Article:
Within a few pages of the beginning of the Meditations, Marcus Aurelius writes that nothing is more important than understanding “the true nature of the world, whereof thou art a part,” and he gives himself sober counsel:These things thou must always have in mind: What is the nature of the universe, and what is mine in particular: This unto that what relation it hath: what kind of part, of what kind of universe it is: And that there is nobody that can hinder thee, but that thou mayest always both do and speak those things which are agreeable to that nature, whereof thou are a part.
Again, in book 6, Marcus Aurelius writes:He that seeth the things that are now, hath seen all that either was ever, or ever shall be, for all things are of one kind; and all like one unto another. Meditate often upon the connection of all things in the world; and upon the mutual relation that they have one unto another. For all things are after a sort folded and involved one within another, and by these means all agree well together.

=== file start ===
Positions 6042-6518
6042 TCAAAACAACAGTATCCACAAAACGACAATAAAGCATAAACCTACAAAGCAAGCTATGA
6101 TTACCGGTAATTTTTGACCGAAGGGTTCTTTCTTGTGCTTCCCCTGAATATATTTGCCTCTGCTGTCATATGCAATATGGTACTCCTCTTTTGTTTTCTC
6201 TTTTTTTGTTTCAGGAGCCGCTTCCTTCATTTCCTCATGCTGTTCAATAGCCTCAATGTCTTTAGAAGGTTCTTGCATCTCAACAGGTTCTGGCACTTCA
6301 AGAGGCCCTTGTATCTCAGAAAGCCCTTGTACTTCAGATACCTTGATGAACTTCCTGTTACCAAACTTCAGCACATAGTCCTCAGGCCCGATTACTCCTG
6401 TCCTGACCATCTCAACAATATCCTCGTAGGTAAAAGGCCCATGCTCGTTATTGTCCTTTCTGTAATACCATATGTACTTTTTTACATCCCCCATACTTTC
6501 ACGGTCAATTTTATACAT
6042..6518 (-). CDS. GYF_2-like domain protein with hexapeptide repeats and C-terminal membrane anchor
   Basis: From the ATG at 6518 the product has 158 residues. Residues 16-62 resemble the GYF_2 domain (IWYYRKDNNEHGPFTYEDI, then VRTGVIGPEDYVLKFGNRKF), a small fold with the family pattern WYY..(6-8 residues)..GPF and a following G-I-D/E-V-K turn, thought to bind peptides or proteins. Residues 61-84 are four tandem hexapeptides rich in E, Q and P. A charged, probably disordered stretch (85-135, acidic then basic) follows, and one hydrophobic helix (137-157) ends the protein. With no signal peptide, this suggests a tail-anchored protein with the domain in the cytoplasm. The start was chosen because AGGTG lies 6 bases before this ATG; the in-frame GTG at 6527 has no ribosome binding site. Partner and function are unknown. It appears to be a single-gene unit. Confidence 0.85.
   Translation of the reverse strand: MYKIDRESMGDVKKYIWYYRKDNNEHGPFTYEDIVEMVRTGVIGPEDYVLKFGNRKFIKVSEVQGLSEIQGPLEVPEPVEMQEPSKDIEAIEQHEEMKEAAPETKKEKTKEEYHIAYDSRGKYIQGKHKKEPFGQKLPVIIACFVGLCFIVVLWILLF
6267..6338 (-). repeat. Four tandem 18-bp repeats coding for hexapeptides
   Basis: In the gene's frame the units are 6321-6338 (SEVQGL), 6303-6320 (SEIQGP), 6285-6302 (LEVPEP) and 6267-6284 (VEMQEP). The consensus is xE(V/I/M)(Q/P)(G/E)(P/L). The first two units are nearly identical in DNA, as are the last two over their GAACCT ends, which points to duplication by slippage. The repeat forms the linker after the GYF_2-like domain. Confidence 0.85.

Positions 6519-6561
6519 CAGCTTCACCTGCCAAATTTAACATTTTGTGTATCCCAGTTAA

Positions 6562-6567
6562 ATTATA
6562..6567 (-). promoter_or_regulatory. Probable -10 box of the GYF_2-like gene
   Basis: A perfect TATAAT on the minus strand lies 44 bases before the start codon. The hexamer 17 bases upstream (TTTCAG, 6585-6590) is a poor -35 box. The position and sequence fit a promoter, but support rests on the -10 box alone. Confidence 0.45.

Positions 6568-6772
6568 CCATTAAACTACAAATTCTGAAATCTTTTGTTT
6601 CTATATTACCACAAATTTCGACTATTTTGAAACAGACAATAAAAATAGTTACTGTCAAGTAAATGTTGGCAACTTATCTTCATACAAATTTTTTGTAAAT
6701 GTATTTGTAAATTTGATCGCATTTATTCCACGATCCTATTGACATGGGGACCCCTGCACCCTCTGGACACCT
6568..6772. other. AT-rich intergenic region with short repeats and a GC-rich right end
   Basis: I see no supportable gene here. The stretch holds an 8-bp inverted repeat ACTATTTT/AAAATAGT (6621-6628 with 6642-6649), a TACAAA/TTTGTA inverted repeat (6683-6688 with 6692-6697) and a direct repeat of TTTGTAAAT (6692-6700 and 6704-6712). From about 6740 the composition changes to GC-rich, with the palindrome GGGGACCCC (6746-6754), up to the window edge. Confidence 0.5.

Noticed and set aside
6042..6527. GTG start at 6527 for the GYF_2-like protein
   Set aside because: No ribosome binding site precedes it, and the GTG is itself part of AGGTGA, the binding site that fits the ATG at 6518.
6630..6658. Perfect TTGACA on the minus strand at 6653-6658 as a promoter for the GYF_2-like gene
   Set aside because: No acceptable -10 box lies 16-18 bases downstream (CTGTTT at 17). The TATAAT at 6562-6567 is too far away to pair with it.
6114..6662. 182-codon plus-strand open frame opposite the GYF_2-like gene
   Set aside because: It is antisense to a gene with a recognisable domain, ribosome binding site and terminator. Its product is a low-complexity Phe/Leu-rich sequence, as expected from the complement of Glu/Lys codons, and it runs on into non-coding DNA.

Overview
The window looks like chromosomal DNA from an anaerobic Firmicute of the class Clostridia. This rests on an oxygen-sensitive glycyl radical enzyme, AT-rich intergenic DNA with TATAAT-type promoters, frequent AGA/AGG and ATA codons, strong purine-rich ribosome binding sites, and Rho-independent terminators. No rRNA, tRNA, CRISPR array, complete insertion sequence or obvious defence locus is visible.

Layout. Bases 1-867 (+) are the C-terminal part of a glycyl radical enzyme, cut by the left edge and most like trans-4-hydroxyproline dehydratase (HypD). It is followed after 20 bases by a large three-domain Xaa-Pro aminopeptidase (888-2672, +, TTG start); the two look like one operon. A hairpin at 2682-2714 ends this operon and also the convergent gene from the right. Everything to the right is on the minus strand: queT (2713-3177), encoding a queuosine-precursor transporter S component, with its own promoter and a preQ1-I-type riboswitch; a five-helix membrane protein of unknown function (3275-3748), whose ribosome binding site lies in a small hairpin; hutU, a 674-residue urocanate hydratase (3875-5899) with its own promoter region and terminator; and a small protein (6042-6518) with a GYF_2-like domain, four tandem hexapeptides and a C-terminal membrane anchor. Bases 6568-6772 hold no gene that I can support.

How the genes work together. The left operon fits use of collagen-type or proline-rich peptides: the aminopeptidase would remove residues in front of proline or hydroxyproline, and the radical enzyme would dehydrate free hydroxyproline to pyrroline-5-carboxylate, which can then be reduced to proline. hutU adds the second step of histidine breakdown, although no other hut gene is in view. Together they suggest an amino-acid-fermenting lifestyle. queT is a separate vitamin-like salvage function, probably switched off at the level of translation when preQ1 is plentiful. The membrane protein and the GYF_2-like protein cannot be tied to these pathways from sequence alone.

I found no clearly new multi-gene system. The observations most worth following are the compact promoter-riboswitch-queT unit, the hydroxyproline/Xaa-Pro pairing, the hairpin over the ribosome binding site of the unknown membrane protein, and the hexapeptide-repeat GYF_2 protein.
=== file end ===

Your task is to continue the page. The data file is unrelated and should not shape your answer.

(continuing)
To “meditate often”—this was both the duty and the practice of Marcus Aurelius. Even in the midst of war, while waiting for the next day’s battle, he reflected on the “connection of all things” and attempted to understand the relation of himself, a part, to that nature of which he was a part.
He concerned himself with the problem of evil and considered whether death is evil. His conclusion was that...